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J Morphol. 1979 Oct;162(1):67-76.

Cell death and optic fiber penetration in the optic stalk of the chick.


The role of dying cells in the optic stalk in relation to retinal fiber migration was investigated in the chick embryo. Cell death was analysed at various stages of development by counting pycnotic nuclei and also by the Gomori acid phosphatase reaction, while nerve fibers were visualised by the Bodian method. A wave of cell death, beginning in the neural retina at stage 18 and advancing with time through the stalk towards the diencephalon, occurred simultaneously or slightly prior to differentiation and migration of ganglion cell axons. Cell death stopped and gliogenesis occurred in the stalk after penetration by retinal fibers. Cell death occurred in the stalk even when fiber penetration was prevented by optic cup ablation. In this case, necrosis ensued until almost complete degeneration of the stalk, usually within three days after the operation, and gliogenesis did not occur. As the stalk degenerated, its cells became heavily pigmented. These observations suggest that the onset of cell death in the optic stalk is determined prior to and independently of retinal fiber penetration. On the other hand, cessation of cell death and subsequent gliogenesis occur only in the presence of ingrowing optic fibers.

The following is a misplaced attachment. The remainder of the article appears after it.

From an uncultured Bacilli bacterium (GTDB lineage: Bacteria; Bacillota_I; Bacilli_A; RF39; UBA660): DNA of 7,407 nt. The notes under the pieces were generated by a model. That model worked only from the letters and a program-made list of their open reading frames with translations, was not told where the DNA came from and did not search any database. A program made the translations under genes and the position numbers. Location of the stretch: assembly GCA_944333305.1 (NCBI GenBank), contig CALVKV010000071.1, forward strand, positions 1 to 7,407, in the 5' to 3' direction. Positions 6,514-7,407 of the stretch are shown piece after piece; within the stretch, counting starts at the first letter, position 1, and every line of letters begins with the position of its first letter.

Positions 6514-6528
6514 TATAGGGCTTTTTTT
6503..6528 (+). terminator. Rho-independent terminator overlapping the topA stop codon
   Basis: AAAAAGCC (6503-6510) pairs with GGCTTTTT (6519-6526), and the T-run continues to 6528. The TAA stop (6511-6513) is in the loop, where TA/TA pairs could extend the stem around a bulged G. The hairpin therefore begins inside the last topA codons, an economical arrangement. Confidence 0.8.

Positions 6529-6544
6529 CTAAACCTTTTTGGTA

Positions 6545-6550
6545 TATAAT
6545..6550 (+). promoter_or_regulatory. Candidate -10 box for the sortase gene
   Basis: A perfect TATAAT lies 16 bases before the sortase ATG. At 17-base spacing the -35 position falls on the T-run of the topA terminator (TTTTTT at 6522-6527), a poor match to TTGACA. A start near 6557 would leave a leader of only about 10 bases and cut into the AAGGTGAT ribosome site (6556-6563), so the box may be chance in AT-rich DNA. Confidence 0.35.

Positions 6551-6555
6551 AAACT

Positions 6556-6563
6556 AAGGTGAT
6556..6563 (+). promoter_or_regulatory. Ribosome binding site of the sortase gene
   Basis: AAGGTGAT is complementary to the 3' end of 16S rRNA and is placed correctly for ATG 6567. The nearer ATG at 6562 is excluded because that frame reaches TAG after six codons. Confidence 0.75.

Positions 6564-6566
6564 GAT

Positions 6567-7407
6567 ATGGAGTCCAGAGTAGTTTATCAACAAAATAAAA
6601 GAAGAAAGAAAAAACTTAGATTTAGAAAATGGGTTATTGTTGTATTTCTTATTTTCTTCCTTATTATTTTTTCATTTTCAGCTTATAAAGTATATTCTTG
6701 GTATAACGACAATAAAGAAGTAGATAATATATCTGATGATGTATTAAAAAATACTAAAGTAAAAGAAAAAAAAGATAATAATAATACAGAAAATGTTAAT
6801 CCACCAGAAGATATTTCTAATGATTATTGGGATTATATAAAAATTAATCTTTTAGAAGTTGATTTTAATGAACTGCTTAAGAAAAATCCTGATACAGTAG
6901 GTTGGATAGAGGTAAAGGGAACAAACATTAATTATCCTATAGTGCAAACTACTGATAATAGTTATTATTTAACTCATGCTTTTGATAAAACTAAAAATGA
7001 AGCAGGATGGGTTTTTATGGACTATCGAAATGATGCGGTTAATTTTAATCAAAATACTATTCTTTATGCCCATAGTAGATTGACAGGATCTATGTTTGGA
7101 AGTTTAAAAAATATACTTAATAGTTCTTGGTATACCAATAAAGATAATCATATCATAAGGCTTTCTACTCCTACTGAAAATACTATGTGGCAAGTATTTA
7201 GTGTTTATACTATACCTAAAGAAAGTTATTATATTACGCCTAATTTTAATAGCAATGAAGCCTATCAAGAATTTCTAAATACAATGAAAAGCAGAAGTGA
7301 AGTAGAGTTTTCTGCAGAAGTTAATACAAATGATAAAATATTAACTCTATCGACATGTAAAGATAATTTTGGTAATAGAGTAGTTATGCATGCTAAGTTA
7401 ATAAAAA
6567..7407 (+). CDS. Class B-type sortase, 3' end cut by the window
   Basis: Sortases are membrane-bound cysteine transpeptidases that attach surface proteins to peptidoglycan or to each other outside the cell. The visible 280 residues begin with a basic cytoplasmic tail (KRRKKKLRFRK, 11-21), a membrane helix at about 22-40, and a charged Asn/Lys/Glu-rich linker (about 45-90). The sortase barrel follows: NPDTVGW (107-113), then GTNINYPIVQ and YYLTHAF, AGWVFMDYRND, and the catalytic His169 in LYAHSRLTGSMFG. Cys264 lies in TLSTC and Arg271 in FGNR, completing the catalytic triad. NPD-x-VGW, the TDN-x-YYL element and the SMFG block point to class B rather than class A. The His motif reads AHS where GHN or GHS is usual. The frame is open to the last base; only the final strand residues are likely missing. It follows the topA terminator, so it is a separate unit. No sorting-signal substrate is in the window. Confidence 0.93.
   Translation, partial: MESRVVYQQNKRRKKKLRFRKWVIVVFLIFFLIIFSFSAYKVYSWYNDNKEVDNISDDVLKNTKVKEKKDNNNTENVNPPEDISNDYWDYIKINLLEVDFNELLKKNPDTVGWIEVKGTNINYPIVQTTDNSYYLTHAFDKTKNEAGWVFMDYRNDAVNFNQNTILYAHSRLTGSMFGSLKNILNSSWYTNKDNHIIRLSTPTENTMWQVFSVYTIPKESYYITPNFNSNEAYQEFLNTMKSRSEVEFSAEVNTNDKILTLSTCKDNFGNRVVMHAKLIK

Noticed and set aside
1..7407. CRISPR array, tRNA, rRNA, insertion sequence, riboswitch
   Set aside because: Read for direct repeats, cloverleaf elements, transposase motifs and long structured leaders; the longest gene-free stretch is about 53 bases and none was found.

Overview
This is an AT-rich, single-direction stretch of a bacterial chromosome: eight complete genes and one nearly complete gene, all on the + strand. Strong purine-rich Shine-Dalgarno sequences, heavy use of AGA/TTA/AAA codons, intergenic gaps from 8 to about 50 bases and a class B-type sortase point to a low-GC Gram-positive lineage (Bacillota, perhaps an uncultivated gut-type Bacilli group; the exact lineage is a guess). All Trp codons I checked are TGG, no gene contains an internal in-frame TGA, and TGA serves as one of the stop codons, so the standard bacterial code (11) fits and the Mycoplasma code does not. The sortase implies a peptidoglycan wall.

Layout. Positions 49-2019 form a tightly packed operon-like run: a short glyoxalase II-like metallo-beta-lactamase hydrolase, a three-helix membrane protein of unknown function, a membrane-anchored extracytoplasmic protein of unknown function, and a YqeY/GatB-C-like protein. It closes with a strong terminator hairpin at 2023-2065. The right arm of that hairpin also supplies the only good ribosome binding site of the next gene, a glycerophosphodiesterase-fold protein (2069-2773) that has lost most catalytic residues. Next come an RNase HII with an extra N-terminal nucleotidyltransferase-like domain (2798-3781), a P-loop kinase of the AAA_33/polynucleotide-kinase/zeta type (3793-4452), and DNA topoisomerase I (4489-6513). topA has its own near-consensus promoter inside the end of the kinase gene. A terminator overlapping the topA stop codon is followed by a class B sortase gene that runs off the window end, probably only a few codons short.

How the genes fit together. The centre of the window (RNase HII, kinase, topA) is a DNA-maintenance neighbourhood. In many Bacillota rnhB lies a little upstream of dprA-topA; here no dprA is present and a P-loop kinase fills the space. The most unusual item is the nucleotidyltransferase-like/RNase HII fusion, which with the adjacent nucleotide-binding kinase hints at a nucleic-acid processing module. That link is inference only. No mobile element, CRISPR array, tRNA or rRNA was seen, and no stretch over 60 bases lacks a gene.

[Indexed for MEDLINE]

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